But the one myth I’m determined to end, and also the argument I hear used most often to force players into college is that we are protecting them from themselves. Because of us and this rule, we won’t have so many high school busts. Five years down the road we won’t need to look down the list and see the names of kids who screwed up and never made it.

Besides the arrogant aspect, that’s all fine. The problem? It’s entirely not true.

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  • https://twitter.com/#!/djlocdog Loc

    Most well written article on dime in a long time.

    Very interesting read

  • yentron

    mike conley, buddy, who do you know that doesn’t have to deal with real life til they’re 30 or 35?

  • http://www.dimemag.com Aron Phillips

    Great piece, Sean.

  • SayItAintSo

    You had me until you tried to argue that Kwame and Curry weren’t busts.

  • Buddahfan

    As Barkley says: Increasing the age to 20 and thereby forcing players to play two years of college ball will give the NBA a better product than a one-and-done.

    Fact is that if a young player signs with a good college program with an excellent coach he will learn more about how to play the game correctly than he could have by swapping one more of good college coaching for a NBA coaching at 19. Coaching in the D-League is useless.

    College coaching is far better in teaching the fundamentals of the game and 30 – 35 games and one year of practices are not nearly as beneficial to the player as 60 – 70 games and two years of practices.

  • SayItAintSo

    Preach on Buddahfan, you’re speaking the truth.

    Kwame and Curry were ready to go pro though, those guys wouldn’t have benefited from college practices.

  • Buddahfan

    The problem with most 19 year old players in the NBA; i.e. the one-and-done players is that their defense is simply horrible, especially their team defense.

    I follow the Raptors and I can tell you unequivocally that DeMar DeRozan’s defense is simply horrible and it isn’t like Bargani’s defense due to lack of effort. DeRozan has just never been coached in how to play good defense. Compare him to Taj Gibson a four year player at USC who DeRozan played alongside of at USC for one season. Their defense is world’s if not universes apart.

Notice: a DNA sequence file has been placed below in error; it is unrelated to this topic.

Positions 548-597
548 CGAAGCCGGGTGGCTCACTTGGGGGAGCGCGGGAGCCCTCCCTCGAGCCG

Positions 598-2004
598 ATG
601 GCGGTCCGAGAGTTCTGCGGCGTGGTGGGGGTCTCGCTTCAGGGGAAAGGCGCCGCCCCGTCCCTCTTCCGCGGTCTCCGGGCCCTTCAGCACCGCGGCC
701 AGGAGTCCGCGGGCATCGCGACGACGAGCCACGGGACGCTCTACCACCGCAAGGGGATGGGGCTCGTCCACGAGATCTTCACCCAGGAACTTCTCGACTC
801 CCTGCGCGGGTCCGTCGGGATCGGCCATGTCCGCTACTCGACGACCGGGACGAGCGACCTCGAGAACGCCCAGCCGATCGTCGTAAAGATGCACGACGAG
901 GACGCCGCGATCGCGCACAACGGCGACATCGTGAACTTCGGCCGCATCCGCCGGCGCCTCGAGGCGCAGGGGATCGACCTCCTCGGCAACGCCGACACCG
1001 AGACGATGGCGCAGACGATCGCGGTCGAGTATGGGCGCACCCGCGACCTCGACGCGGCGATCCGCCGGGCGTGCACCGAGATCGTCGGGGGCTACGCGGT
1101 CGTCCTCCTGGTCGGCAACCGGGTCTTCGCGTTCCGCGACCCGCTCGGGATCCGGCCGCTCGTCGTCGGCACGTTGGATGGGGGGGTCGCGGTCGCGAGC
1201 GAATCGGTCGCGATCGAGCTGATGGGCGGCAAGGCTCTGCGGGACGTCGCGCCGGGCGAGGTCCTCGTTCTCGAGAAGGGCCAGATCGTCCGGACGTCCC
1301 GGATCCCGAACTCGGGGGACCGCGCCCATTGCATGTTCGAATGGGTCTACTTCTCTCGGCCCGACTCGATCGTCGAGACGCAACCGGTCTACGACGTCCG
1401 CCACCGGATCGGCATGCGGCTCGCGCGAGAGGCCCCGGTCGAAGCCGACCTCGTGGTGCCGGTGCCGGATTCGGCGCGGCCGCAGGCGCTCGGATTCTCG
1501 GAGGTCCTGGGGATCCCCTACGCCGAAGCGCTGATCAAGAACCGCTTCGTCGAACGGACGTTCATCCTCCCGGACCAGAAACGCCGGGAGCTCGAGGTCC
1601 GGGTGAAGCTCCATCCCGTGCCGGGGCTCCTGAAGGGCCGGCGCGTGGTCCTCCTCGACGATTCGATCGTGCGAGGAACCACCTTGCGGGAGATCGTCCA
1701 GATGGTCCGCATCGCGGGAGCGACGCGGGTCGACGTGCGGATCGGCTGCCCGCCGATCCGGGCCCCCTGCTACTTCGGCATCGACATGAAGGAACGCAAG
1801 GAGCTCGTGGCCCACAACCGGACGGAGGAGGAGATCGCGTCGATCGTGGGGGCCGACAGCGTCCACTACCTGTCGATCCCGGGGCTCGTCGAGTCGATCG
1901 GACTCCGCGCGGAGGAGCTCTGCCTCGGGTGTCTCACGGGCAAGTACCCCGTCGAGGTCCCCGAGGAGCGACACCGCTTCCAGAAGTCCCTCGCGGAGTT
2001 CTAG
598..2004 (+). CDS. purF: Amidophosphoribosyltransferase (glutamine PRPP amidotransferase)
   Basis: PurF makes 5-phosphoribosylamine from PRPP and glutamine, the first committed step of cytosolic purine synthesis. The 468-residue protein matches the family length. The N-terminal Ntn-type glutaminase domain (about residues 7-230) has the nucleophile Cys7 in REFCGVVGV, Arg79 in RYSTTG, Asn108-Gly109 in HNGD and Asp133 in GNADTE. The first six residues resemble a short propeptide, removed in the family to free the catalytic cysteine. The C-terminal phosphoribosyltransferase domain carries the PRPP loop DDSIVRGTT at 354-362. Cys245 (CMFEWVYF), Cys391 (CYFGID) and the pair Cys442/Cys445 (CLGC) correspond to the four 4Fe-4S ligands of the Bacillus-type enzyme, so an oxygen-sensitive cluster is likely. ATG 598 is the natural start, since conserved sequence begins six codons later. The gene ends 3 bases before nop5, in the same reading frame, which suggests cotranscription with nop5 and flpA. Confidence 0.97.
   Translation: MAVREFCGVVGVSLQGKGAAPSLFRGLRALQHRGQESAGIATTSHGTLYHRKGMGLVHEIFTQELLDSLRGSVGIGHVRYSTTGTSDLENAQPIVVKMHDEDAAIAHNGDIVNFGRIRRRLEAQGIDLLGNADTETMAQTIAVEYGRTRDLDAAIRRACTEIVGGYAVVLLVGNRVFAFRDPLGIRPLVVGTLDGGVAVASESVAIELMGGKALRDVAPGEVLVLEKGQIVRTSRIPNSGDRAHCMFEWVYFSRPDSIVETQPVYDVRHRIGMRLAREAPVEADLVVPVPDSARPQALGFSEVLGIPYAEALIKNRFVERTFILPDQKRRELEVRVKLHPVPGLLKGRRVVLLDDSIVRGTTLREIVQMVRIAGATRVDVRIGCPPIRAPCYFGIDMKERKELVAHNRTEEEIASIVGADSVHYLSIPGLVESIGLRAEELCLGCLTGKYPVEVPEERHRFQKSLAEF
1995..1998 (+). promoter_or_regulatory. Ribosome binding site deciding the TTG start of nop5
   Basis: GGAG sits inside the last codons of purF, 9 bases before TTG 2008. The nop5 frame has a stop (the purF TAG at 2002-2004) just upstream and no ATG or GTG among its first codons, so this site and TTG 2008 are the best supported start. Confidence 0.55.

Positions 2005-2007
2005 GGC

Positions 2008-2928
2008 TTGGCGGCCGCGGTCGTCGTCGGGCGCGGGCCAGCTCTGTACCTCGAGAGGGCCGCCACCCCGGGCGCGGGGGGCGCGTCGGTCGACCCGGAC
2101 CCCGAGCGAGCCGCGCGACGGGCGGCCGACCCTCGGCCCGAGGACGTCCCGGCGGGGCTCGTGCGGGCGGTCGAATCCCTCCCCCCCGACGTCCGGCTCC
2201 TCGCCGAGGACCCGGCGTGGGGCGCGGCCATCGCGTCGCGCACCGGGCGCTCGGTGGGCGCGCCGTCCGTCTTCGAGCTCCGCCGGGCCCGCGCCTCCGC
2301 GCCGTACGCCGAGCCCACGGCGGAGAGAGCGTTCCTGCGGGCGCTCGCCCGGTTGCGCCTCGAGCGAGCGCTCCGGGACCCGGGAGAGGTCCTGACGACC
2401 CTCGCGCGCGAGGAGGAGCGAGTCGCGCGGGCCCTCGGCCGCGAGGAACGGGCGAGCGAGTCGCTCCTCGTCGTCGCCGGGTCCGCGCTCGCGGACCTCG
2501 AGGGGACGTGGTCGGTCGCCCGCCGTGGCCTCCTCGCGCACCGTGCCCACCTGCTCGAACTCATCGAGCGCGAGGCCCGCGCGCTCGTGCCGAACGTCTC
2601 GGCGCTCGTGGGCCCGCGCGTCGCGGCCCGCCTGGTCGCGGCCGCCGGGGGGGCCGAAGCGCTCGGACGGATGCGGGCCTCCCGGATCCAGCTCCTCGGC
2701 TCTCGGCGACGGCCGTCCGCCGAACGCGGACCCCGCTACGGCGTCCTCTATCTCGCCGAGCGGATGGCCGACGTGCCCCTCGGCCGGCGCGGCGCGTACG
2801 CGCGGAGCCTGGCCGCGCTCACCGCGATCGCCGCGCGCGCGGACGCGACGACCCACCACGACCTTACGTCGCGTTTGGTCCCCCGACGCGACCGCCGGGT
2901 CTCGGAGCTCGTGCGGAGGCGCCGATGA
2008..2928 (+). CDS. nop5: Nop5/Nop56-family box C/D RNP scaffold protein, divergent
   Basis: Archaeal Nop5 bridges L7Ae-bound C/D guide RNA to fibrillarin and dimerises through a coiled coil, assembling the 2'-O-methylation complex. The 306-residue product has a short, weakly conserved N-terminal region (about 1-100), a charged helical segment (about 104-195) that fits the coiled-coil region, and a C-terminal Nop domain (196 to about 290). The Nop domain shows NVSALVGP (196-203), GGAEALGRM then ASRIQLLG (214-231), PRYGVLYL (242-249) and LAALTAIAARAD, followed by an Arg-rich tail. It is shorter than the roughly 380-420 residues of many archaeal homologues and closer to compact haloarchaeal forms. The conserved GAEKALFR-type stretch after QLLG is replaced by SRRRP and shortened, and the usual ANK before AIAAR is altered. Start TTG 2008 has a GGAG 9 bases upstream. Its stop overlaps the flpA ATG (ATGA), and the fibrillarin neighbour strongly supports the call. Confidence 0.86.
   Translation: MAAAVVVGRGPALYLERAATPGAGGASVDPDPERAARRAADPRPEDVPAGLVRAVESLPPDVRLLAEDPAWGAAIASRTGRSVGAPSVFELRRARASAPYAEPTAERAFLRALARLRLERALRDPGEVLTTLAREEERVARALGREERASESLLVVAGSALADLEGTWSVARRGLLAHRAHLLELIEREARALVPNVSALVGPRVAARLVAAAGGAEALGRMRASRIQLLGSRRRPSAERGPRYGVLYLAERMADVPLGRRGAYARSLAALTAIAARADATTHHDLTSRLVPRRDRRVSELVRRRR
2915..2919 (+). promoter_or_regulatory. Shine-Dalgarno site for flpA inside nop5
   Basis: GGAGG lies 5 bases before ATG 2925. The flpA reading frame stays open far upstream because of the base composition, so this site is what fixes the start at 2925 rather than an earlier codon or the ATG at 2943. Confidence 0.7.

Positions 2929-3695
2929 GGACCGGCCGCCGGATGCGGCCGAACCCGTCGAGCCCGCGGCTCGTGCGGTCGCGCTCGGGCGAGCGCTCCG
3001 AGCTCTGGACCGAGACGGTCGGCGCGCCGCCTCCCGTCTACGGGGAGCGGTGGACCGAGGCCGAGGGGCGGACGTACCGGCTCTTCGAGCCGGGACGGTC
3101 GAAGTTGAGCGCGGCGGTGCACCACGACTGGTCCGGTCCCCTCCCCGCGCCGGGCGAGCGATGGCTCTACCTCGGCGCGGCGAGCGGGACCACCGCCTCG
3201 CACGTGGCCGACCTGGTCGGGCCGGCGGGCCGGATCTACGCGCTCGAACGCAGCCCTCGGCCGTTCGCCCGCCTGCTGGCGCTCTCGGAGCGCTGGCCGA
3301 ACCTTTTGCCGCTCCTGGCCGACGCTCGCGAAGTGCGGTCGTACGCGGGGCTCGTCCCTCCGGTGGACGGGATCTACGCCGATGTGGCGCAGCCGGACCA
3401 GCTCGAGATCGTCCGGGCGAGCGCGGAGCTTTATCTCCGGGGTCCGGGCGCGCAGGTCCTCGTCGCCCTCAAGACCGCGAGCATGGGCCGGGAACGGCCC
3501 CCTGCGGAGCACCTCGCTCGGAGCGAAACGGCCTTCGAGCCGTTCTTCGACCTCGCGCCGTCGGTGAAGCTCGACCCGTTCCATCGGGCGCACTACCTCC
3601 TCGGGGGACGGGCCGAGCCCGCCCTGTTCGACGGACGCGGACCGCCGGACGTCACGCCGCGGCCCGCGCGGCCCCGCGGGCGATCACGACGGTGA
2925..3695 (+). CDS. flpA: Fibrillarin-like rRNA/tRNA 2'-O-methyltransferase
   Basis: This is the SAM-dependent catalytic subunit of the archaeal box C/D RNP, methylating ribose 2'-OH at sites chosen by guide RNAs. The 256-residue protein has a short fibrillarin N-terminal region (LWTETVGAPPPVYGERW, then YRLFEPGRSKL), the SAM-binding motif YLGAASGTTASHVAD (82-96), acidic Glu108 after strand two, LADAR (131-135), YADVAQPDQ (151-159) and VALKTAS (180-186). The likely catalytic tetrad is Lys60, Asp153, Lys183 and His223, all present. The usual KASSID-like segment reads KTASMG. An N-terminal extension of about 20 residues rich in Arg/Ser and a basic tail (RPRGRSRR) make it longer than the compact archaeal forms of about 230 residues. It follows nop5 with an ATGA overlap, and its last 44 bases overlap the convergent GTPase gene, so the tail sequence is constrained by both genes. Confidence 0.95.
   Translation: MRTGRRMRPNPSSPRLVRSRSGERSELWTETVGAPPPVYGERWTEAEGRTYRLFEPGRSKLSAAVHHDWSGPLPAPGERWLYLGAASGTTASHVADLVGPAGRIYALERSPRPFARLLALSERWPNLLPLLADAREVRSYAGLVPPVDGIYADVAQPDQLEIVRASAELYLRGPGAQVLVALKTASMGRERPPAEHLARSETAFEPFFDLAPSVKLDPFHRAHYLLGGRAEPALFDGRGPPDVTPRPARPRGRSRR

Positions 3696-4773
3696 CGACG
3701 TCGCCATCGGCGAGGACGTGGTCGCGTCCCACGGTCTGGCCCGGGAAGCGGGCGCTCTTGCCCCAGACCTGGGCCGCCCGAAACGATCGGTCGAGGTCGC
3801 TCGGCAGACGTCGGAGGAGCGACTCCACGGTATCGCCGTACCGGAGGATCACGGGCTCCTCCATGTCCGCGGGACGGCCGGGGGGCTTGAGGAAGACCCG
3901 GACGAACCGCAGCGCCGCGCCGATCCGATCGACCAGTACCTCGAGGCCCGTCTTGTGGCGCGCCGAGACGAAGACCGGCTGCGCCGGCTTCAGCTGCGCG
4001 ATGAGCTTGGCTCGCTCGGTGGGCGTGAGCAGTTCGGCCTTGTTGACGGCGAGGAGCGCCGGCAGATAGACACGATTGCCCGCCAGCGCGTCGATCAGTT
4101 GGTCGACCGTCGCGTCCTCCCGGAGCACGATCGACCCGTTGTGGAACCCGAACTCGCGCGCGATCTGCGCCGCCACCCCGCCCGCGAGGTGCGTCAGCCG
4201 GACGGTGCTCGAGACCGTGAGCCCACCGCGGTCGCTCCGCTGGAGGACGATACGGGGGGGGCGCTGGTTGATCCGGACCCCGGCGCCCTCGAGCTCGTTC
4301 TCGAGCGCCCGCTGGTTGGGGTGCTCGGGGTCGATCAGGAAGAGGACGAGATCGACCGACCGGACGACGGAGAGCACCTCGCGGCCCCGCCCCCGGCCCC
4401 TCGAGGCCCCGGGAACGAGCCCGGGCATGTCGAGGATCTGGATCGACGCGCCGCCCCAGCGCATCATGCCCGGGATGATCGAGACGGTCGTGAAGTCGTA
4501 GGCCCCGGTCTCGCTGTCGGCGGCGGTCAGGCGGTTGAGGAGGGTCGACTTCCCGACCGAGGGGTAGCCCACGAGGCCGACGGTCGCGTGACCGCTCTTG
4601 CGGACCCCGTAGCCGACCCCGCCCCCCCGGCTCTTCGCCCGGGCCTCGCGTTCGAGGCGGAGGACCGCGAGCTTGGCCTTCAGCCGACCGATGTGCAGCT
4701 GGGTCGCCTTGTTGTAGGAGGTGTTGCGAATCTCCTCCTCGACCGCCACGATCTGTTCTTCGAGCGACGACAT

Yes some one-and-done guys finally get it but all too often they don’t and it hurts their overall game and their teams.

  • TJ 2

    i really think that one year rule was basically to help market future NBA pros for the NBA. i think it might help players a little going to a good college coach, but all in all i think the rule is just there for the NBA to bring more attention to them in the draft and help GMs feel better about picking a one and done compared to a player out of HS. imagine the hype around dwight howard if he went to idk Georgia tech and completely dominated for a year! it wouldve been ridculous! look at Beasley, Rose, Oden, Durant and Wall. ridiculous hype! straight out of HS it wouldve been bigger questions but success in college helped their stock. i dont really think the rule matters as much for the players. but for the NBA marketing.

  • Sam

    Eddy Curry: “I doubt going to college would have changed his work ethic.”

    So if Eddy Curry didn’t feel entitled to millions of dollars he wouldn’t have worked hard to get to the NBA?

    I hope the NBA and the players agree to a 2 years and done system. Contrary to what the author wrote, college often does teach young men some responsibility. As they become older they are asked to lead the team and the incoming freshmen.

    I’m not even sure why the players have any say in the ‘age rule’ since the player’s union does not represent players who are still in high school and college.

    If I’m a general manager, I want to be able to scout a guy for at least two seasons at the college level to see how thoroughly he can dominate inferior competition.

    A lot of teams would have drafted Harrison Barnes in the Top 5 at the 2011 Draft if he had made himself eligible. Now we’re wondering if he’s the next Marvin Williams.

  • http://www.zwani.com/graphics/funny_pictures/images/88funny-pictures128.jpg JAY

    Agreed with what buddahfan says.